Il corpo e la sua eccedenza. The body and its surplus PDF Print E-mail
Written by Edizioni ETS   
Friday, 25 June 2021 09:50
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Teoria, 2021-1, coverIn un momento storico in cui gran parte della popolazione mondiale, a causa della pandemia di Covid-19, si è ritrovata nella situazione – praticamente inedita – di essere pesantemente limitata nella propria libertà di movimento, si ripropone prepotentemente la domanda sul corpo, tanto su quello proprio, individuale, quanto su quello sociale, collettivo. Entro tale quadro problematico, «Teoria» dedica due numeri a questa discussione. Nel primo, che qui andiamo a presentare, sono raccolti saggi che trattano del corpo, o della corporeità, secondo una direttrice storico-concettuale, ponendo come asse tematico l’interrogazione sul corpo quale elemento di identità, nella sua essenziale funzione di costituzione del soggetto.

At a historical moment in which a large part of the world’s population, due to the Covid-19 pandemic, found itself – a situation practically unprecedented – severely limited in their freedom of movement, the question about the body, both individual and social arises again urgently. Within this problematic framework, «Teoria» devotes two issues to this discussion. The first issue, which we present here, contains essays that deal with the body along historical and conceptual lines, questioning the body as an element of identity, in its essential function of constituting the subject.



Premise / Premressa, Virgilio Cesarone, Annette Hilt, Antonio Lucci, PDF Open Access, pp. 5-6

Durante Corpore: corpo, durata e eternità nella Parte V dell’Etica di Spinoza, Giovanni Paoletti, pp. 9-32
English title: Durante Corpore: body, duration and eternity in the Fifth Part of Spinoza’s Ethics
Near the end of his Ethics, Spinoza declares he wants to deal with «the mind, without relation to the body». Nevertheless, the perspective of the body is not completely absent from the process of ethical liberation described in the Propositions 21 to 40 of the Fifth Part. In general, the body is mostly seen here as a negative condition, linked to imagination and passions, and opposed to the eternity of the Mind, that would disclose itself only when the body stops enduring. This admits two noteworthy exceptions. First, following Spinoza’s own definition of the Mind as idea of the Body, if the Mind is eternal there must be a sense in which the Body is eternal, too (that is, when the body is considered as an essence). On the other hand, the second has to do with duration. By an analysis of the Latin expression durante Corpore, I have tried to support the argument that the duration of the body should not be confused with its lasting in time and that it can throw light on some other aspects of Spinoza’s conception of eternity of the mind.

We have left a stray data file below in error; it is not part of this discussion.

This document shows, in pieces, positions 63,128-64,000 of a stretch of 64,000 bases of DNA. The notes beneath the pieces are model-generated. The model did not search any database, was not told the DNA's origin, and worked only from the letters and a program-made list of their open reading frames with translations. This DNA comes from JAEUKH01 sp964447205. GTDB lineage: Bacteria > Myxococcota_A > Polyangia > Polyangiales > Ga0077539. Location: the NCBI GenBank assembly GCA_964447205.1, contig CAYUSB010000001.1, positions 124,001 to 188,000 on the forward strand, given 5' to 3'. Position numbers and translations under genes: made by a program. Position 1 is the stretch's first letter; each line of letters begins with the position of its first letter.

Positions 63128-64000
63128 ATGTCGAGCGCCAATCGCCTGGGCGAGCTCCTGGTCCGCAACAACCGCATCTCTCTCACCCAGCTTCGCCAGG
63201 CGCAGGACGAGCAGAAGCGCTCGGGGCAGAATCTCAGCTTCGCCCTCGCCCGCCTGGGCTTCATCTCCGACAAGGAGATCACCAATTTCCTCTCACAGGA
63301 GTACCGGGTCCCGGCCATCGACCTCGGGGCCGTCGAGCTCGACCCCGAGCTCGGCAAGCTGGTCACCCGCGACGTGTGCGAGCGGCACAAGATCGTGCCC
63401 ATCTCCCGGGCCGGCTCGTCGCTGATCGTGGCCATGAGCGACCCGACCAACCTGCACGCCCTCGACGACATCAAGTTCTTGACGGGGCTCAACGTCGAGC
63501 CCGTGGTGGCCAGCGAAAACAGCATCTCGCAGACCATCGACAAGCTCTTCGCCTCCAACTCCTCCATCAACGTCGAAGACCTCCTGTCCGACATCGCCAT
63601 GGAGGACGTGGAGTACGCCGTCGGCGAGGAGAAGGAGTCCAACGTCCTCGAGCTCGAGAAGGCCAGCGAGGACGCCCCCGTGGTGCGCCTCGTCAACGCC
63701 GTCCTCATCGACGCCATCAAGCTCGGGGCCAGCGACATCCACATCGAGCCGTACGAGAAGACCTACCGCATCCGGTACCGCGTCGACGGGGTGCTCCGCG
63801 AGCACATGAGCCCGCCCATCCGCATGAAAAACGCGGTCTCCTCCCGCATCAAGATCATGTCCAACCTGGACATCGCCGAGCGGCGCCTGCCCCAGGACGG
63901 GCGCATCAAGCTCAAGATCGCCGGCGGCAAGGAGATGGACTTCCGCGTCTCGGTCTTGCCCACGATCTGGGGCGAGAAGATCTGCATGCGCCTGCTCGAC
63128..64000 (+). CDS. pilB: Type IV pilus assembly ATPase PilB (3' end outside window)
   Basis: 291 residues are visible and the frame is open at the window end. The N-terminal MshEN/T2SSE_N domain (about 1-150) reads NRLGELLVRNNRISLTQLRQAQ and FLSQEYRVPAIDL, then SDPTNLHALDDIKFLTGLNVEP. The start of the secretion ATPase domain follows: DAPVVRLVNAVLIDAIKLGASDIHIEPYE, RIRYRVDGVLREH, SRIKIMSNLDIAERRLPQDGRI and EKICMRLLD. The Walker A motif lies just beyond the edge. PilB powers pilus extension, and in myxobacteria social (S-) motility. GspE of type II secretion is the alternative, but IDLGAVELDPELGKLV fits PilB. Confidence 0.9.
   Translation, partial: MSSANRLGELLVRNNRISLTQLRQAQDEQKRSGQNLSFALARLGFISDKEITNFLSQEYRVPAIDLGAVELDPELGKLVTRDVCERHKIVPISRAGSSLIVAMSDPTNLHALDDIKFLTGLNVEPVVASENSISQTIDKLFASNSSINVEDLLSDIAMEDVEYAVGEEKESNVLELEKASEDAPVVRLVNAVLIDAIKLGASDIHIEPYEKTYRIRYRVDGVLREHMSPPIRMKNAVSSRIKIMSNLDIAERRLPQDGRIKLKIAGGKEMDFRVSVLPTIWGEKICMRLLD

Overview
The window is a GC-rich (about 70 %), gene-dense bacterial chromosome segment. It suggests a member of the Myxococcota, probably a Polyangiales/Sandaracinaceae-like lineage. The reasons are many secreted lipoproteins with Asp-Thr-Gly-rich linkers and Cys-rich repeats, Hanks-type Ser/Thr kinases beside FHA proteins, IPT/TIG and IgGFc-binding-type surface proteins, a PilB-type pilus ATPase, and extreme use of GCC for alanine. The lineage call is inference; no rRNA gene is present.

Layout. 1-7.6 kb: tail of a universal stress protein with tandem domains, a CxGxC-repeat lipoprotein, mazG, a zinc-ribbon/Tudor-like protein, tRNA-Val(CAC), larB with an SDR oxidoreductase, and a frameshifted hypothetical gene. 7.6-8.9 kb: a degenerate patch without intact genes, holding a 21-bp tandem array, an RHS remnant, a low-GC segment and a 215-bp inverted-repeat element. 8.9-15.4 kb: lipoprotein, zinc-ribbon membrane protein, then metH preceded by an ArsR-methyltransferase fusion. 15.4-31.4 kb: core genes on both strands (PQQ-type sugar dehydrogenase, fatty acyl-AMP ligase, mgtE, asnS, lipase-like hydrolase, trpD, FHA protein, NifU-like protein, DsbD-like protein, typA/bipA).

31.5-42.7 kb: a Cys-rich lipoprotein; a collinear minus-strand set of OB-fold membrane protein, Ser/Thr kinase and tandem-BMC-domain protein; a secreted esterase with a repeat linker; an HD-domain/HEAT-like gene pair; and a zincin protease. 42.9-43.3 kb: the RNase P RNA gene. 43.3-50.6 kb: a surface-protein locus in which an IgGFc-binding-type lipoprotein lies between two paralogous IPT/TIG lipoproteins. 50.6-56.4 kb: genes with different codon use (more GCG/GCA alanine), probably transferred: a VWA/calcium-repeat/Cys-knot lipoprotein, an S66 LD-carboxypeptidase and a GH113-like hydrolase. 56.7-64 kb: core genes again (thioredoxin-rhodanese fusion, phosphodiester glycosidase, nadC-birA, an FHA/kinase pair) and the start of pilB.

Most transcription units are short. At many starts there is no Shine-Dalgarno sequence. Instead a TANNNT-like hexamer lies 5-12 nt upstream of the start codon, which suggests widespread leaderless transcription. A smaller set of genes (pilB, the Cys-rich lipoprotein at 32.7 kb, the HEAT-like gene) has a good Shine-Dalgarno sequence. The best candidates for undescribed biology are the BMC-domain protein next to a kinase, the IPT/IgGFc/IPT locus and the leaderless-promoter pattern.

The mind-body-relationship in Kant’s De Medicina Corporis and its consequences for his late moral philosophy, Nicola Zambon, pp. 33-51
Beginning with the interpretation of a little-known manuscript, De Medicina Corporis quae Philosophorum est, this essay explores the mind-body- relationship in the practical philosophy of the late Kant. We will show that his interest in medicine, far from being merely theoretical, has profound implications for his anthropology as well as for his doctrine of virtue. The philosopher must be able to exercise control over the body, that is to say over affections, emotions and passions: for Kant, therefore, both mental and physical health are necessary conditions for a moral life.


Disembodied idealism? A new reading of Hegel, Stefania Achella, pp. 53-70
Based on a new reading of some passages of the Phenomenology of Spirit and of the section on Anthropology of the Encyclopedia, the essay aims to provide a comprehensive account of the soul-body relationship in Hegel’s philosophy. While dealing with the mind-body problem, on the basis of his dia- lectical understanding of the relationship between nature and spirit, Hegel presents a solution that has still largely remained unacknowledged. By reviewing the most significant passages of his proposal, the essay challenges the traditional interpretation of Hegelian philosophy as a disembodied idealism and reassesses its relationship with the sciences of the time.


Regioni del corpo o ragioni dello spirito? L’attualità della critica hegeliana alla fisiognomica e alla craniologia, Caterina Maurer, pp. 71-90
English title: Regions of the body or reasons of the spirit? The relevance of Hegelian criticism of physiognomy and craniology